Is Idaho the “Last Safe Place”? Why are republicans thinking about it

In Idaho, some Republicans see their state as a bastion of conservatism in an increasingly liberal world.

“People flock here because they are looking for the last safe space for the American dream,” said gubernatorial candidate Ed Humphreys during an outdoor campaign launch speech last month at Eagle. “Idaho is the last foxhole, folks.”

Idaho was the westernmost contiguous state to vote for former President Donald Trump in 2020 and it is a long-standing Republican stronghold, with the party controlling the governor’s mansion and both houses of the US legislature. State for a quarter of a century. Still, concerns that Boise will become the next Portland or the political implications of a flood of transplants in California have motivated candidates and voters in the area.

“For some time now, there have been concerns about the growing federal intrusion and that sort of thing, and the left shift of national politics,” said Jaclyn Kettler, a political scientist at Boise State University. “I think the rapid growth is probably contributing in part to that.”

For two consecutive years, Idaho recorded the highest percentage of in-migration to the United States. In both years, newcomers from California led the way, followed by neighbors from Washington, Utah and Oregon. The breakdown by party identification between long-time people and those who have been in the state for 10 years or less, however, is roughly the same, according to the Idaho Public Policy Survey of the. State of Boise.

“A lot of people moving into the state reflect the state’s current political tendencies,” Kettler said. “So it’s not like we’re just bringing Liberals in here from California; lots of conservatives too.

Rather than relocating to the state, a number of voters in neighboring Oregon would rather opt to simply be part of Idaho. Last month, five counties in Oregon voted to consider a proposal to move the state’s borders, strengthening Idaho’s rural and conservative makeup.

“Their values ​​align very, very well with the values ​​of rural Oregon,” said Mike McCarter, lead petitioner for Citizens for Greater Idaho. “You talk about adding half a million people to conservative Idaho values ​​to help support this conservative vote.”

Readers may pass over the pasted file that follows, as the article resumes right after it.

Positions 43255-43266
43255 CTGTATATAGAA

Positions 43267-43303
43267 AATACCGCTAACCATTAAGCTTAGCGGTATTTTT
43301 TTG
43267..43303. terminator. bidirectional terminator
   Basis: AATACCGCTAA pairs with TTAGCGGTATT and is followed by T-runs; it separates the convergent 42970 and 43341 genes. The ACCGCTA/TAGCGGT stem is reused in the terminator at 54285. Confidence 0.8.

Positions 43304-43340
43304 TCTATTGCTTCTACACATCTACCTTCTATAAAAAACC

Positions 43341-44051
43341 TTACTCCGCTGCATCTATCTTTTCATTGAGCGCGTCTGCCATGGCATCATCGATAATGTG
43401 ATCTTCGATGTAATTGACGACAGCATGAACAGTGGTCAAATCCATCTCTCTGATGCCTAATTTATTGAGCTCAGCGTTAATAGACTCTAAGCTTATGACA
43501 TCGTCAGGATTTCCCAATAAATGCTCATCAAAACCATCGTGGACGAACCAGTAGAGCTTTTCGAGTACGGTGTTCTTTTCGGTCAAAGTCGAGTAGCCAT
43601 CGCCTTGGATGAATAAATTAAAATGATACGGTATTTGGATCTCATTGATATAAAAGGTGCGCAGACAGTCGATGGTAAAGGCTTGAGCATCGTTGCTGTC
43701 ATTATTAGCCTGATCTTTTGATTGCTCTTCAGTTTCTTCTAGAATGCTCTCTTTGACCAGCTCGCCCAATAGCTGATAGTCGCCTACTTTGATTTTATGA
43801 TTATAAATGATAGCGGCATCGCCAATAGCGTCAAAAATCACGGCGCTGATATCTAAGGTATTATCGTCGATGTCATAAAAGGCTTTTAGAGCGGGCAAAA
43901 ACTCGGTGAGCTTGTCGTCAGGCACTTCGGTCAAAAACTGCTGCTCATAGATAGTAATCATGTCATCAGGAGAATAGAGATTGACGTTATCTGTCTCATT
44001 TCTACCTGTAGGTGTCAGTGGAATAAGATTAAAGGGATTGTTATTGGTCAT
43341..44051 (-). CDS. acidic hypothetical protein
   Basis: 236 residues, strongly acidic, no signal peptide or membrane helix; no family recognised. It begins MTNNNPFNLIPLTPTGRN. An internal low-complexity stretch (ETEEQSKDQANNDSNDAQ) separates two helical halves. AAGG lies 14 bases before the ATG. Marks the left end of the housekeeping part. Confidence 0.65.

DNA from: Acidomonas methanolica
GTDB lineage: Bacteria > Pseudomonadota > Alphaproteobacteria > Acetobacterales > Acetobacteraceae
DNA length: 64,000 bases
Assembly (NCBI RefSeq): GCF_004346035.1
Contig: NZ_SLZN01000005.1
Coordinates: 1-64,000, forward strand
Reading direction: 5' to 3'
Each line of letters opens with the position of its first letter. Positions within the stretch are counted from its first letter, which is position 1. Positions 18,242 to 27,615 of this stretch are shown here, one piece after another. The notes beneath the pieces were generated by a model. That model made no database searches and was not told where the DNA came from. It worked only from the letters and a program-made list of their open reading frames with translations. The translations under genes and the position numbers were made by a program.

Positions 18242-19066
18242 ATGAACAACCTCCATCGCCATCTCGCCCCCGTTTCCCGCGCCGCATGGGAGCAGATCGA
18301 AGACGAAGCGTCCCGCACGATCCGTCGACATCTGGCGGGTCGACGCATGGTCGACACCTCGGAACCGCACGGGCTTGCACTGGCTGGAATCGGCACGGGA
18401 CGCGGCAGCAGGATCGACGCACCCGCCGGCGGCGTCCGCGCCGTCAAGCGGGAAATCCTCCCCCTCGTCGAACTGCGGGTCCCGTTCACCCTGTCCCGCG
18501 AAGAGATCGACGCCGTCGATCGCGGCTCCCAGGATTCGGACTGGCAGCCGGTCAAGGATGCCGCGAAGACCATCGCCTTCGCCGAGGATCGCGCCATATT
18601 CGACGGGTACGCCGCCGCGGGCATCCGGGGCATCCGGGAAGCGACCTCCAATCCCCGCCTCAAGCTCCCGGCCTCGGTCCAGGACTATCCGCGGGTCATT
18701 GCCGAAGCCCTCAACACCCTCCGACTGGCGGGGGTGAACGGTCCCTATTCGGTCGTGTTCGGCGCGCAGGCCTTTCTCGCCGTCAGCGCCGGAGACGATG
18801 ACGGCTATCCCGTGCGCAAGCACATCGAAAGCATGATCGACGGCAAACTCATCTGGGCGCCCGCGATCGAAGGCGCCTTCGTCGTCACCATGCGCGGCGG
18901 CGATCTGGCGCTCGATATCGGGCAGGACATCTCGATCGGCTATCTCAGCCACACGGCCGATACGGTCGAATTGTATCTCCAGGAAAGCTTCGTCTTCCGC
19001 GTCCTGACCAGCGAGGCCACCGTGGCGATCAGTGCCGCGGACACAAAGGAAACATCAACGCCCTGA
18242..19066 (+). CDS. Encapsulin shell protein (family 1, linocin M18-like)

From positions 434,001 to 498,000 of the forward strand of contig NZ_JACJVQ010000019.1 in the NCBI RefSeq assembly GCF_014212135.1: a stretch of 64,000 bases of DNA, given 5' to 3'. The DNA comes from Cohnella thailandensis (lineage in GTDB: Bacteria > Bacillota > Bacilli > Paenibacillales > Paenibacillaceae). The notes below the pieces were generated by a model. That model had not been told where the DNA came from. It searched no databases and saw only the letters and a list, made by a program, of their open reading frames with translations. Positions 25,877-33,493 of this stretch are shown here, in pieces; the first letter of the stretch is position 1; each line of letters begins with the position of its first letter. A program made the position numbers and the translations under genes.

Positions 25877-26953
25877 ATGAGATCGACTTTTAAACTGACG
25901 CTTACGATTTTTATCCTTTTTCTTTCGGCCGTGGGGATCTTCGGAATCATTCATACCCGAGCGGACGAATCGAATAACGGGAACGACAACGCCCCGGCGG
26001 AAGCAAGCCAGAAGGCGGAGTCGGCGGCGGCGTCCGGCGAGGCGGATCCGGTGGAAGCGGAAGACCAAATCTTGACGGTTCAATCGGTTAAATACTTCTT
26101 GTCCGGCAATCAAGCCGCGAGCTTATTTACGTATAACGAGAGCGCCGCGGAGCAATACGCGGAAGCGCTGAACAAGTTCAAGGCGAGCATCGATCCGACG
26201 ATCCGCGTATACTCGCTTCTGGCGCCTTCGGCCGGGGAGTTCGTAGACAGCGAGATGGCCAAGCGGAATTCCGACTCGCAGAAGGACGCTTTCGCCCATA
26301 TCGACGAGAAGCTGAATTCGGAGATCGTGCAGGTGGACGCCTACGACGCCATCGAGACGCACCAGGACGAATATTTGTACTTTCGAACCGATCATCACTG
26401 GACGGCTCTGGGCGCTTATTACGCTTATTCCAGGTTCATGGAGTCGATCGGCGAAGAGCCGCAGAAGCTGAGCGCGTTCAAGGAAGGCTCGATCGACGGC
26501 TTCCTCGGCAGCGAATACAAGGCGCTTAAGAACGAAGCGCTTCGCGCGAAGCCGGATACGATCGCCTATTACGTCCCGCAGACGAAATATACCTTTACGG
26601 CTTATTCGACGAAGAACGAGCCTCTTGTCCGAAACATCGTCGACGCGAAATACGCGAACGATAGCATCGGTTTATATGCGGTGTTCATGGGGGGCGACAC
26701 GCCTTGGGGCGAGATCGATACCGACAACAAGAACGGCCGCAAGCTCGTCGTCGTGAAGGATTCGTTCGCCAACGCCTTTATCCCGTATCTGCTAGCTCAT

The group’s website has an FAQ for Idaho residents that promises the proposed new state boundaries would prevent “Boise from drowning the state vote in the future” and keep state lawmakers “Attentive to rural problems”. Making such a change would require approval from the Oregon and Idaho legislatures as well as Congress.

So far, seven Republicans have filed documents with the secretary of state’s office to run for governor of Idaho next year, including anti-government activist Ammon Bundy. Bundy was banned from the Idaho Capitol for a year after being arrested there twice in two days last August following a protest, and he did not register to vote in the state, this which he told NBC News as an act of protest. While Bundy lacks a traditional political network and curriculum vitae, he founded the People’s Rights Network last year, a group that staged protests outside the homes of government officials.

Other candidates who filed include incumbent Gov. Brad Little and Lt. Gov. Janice McGeachin, who was elected independently rather than as part of a joint ticket with Little, according to the unusual power structure. executive of Idaho. The two elected officials do not agree. Their clash over COVID-19 public safety measures suggests that the fallout from the virus – which has killed more than 2,000 people in the state as of June 3 and infected nearly 200,000 – could remain a political issue until next year.

Little faced a recall failure in 2020, and his ability to fend off right-wing challengers next year may hinge on the makeup of his party’s primary, as a crowded far-right lane would cannibalize the electoral bloc .

As for McGeachin, a week after announcing her candidacy, she issued an executive order banning mask warrants while Little was out of state at the Republican Governors Association conference in Tennessee and acting governor. . Little rescinded the order upon his return and called McGeachin’s actions a “selfish political coup.” Idaho does not have a statewide mask mandate, but local governments and schools can create theirs.

McGeachin – who made headlines last year when she appeared holding a gun and a Bible in a video that appeared to question whether the pandemic was real – called her candidacy a bulwark against Democrats in Washington during of his campaign announcement speech.

“What we have seen over the past year is unacceptable,” she said. “With the radical left now controlling Congress and the White House, your governor must be on the front line. “

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